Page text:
Oil Prices Climb as Red Sea Tension Extends

Crude oil prices climbed on Thursday amidst tension in the Red Sea, and unsettled conflict in the Middle East ahead of the release of US inflation data.

The international benchmark crude Brent traded at $77.41 per barrel, translating to a 0.79% increase from the closing price of $76.80 a barrel in the previous trading session on Wednesday.

The American benchmark, West Texas Intermediate (WTI), traded at the same time at $71.92 per barrel, up 0.77% from Wednesday’s close of $71.37 per barrel.

Later on Thursday, the US consumer price index will be announced. Analysts predict that the US Federal Reserve (Fed) will use this inflation data when making future interest rate decisions.

Experts predict that the Fed will maintain current interest rates at its January meeting, but the first interest rate decrease may occur at its March meeting.

The financial results of major US banks, including JPMorgan Chase, Citibank, Bank of America and Wells Fargo, to be released Friday will offer economic activity indicators. Should the outcome signal an uptick in activity, oil demand will subsequently rise to buoy prices further.

Ongoing tension in the Red Sea continues to impact oil prices. Following the recent action of the Houthis in Yemen against commercial ships in response to Israel’s attacks on Gaza, many shipping companies decided to stop their voyages in the Red Sea.

The majority of the world’s oil reserves are found in the Middle East, where tensions are still on the rise. This is raising fears that disruptions to energy exports could lead to a global supply chain crisis.

The weakening of the US dollar against other currencies also aided oil price rises by bolstering trade with foreign currency traders, who were encouraged to buy cheaper dollar-indexed oil.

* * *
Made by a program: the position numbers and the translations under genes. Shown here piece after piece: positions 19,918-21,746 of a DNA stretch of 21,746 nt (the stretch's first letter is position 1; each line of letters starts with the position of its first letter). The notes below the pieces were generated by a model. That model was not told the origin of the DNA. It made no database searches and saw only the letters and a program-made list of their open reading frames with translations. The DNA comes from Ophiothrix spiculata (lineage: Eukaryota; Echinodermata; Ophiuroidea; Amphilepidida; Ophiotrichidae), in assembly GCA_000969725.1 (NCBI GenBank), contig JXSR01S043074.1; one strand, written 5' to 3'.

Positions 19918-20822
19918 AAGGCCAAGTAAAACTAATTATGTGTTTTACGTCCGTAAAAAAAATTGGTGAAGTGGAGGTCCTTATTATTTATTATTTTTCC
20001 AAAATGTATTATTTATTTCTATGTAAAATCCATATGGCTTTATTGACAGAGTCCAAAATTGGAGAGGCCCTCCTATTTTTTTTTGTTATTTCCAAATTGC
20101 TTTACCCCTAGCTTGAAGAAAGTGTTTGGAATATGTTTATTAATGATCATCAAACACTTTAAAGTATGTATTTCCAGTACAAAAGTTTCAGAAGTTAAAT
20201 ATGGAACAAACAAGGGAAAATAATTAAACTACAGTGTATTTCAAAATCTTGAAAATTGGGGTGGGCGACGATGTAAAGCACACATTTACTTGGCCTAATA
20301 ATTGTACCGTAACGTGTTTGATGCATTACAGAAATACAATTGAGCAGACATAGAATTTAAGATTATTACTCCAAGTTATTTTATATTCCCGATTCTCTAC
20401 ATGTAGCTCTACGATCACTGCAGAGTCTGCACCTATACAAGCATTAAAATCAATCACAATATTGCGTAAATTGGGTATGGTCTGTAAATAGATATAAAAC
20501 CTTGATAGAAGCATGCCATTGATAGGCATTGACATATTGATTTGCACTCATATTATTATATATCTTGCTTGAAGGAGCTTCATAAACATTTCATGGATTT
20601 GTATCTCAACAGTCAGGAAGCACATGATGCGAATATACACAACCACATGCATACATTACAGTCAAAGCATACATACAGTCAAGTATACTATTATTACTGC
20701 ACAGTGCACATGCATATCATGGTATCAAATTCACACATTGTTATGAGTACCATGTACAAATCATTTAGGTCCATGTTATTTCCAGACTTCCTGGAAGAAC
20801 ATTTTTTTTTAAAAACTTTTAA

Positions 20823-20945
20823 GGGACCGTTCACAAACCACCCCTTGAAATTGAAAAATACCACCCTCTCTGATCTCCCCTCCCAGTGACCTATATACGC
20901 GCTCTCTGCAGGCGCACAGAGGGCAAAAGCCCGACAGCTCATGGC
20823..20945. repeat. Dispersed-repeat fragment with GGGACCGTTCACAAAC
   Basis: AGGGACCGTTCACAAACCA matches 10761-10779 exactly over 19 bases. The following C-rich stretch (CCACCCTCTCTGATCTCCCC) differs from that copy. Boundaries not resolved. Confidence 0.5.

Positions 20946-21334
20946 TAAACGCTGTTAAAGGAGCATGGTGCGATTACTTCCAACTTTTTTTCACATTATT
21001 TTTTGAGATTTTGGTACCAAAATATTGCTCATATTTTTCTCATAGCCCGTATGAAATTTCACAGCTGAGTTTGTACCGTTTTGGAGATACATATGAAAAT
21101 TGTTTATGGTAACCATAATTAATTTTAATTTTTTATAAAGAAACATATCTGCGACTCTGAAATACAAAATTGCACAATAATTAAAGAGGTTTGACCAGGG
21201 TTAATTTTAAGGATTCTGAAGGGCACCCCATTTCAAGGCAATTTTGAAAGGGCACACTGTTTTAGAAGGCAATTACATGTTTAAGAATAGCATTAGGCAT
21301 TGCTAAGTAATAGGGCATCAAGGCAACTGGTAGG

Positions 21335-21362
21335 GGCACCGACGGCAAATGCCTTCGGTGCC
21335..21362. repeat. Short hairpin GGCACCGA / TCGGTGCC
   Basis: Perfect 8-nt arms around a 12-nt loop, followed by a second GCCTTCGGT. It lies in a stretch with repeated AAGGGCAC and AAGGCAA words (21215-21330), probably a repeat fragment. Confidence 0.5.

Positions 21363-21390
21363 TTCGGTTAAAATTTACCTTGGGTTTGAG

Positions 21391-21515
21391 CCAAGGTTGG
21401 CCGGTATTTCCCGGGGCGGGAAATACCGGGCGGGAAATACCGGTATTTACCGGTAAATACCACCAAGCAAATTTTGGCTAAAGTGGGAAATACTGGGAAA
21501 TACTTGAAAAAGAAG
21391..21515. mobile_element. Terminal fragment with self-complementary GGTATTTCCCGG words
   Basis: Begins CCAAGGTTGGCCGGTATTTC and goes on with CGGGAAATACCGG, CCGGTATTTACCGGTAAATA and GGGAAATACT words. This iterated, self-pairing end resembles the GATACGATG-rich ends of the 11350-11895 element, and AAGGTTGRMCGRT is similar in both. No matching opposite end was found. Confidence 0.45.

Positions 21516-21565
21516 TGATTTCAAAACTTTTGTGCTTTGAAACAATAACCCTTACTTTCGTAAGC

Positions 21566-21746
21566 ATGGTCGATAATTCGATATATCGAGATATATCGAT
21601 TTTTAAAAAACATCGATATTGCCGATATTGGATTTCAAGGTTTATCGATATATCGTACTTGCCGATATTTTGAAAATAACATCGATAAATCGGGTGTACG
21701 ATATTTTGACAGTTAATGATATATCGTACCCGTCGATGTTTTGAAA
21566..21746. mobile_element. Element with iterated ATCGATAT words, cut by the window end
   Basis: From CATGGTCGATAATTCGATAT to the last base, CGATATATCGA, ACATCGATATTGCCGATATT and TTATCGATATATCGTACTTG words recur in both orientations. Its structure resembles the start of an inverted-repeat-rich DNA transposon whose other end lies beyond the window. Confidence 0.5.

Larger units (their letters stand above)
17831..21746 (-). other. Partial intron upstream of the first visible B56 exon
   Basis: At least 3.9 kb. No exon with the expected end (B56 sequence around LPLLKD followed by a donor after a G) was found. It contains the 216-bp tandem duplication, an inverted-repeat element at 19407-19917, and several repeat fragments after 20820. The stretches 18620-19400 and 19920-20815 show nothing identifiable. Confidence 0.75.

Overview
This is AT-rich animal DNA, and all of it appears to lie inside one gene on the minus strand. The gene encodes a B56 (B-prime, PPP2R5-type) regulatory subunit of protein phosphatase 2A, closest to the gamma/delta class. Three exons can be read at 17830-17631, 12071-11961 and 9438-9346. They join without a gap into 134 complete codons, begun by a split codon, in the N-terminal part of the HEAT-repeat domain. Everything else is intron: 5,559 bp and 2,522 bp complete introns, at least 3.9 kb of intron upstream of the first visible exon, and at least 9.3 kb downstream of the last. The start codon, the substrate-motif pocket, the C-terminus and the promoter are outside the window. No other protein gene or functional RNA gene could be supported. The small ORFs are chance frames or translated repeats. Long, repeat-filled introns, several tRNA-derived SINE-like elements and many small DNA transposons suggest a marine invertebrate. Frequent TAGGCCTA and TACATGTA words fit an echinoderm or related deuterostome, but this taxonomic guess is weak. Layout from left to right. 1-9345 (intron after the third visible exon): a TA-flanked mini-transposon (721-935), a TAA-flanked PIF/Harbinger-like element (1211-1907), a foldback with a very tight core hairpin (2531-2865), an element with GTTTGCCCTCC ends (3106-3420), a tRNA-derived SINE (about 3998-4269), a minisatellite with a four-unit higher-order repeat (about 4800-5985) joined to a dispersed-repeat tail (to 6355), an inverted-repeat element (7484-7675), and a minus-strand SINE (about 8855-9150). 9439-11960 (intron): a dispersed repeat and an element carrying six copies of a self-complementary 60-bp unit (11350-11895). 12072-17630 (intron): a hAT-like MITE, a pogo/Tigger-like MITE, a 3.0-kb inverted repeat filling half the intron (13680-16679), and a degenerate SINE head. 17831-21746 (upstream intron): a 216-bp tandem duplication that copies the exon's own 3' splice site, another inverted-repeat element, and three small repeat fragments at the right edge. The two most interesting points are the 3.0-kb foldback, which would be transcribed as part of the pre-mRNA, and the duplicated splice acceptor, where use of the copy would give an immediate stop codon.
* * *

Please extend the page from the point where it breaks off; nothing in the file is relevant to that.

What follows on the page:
The US dollar index, which measures the US dollar’s value against other currencies, fell 0.15% to 101.927 at 10.12 a.m. local time (0712 GMT).  Naira Lost 11% as Banks Issue New Update on FX Spending

Meanwhile, official stock data released by the US Energy Information Administration (EIA) on Thursday revealed that stocks in the US, the world’s largest oil-consuming country, increased by 1.3 million barrels to 432.4 million barrels. This stock rise signals slowing demand and is contrary to the market expectation of a 1.2-million-barrel inventory drop.

The oil market managed to move higher yesterday following the aggressive sell-off on Monday. ICE Brent rallied by a little more than 1.9%, while the prompt Brent time spread also managed to see its backwardation widen.

However, for now, the flat price remains firmly below US$80/bbl and with the balance expected to be fairly comfortable over 1H24, significant upside is probably limited.

The API reported overnight that US crude oil inventories fell by 5.2m barrels, which is more than the market was expecting.

However, large builds were once again seen on the products side, with gasoline and distillate stocks increasing by 4.9m barrels and 6.9m barrels respectively.

If the EIA’s weekly report confirms a build in distillates, it will be the seventh consecutive week of stock increases, which will further help ease tightness concerns in the middle distillate market, ING commodities strategists said in a note.

The EIA yesterday released its Short-Term Energy Outlook, which includes its latest US crude oil production forecasts. The EIA revised its US output growth for 2024 up from 190k b/d last month to 290k b/d.